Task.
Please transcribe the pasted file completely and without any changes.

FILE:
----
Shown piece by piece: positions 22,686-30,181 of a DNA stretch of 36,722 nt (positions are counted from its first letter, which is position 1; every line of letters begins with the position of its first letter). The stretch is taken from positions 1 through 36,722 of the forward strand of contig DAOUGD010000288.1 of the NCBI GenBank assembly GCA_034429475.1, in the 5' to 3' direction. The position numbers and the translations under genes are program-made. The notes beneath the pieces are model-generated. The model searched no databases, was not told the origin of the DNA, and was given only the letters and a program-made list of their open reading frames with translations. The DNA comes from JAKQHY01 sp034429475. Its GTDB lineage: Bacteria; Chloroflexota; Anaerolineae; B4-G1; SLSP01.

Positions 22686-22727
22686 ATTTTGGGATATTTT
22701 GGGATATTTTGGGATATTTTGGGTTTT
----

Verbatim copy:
Shown piece by piece: positions 22,686-30,181 of a DNA stretch of 36,722 nt (positions are counted from its first letter, which is position 1; every line of letters begins with the position of its first letter). The stretch is taken from positions 1 through 36,722 of the forward strand of contig DAOUGD010000288.1 of the NCBI GenBank assembly GCA_034429475.1, in the 5' to 3' direction. The position numbers and the translations under genes are program-made. The notes beneath the pieces are model-generated. The model searched no databases, was not told the origin of the DNA, and was given only the letters and a program-made list of their open reading frames with translations. The DNA comes from JAKQHY01 sp034429475. Its GTDB lineage: Bacteria; Chloroflexota; Anaerolineae; B4-G1; SLSP01.

Positions 22686-22727
22686 ATTTTGGGATATTTT
22701 GGGATATTTTGGGATATTTTGGGTTTT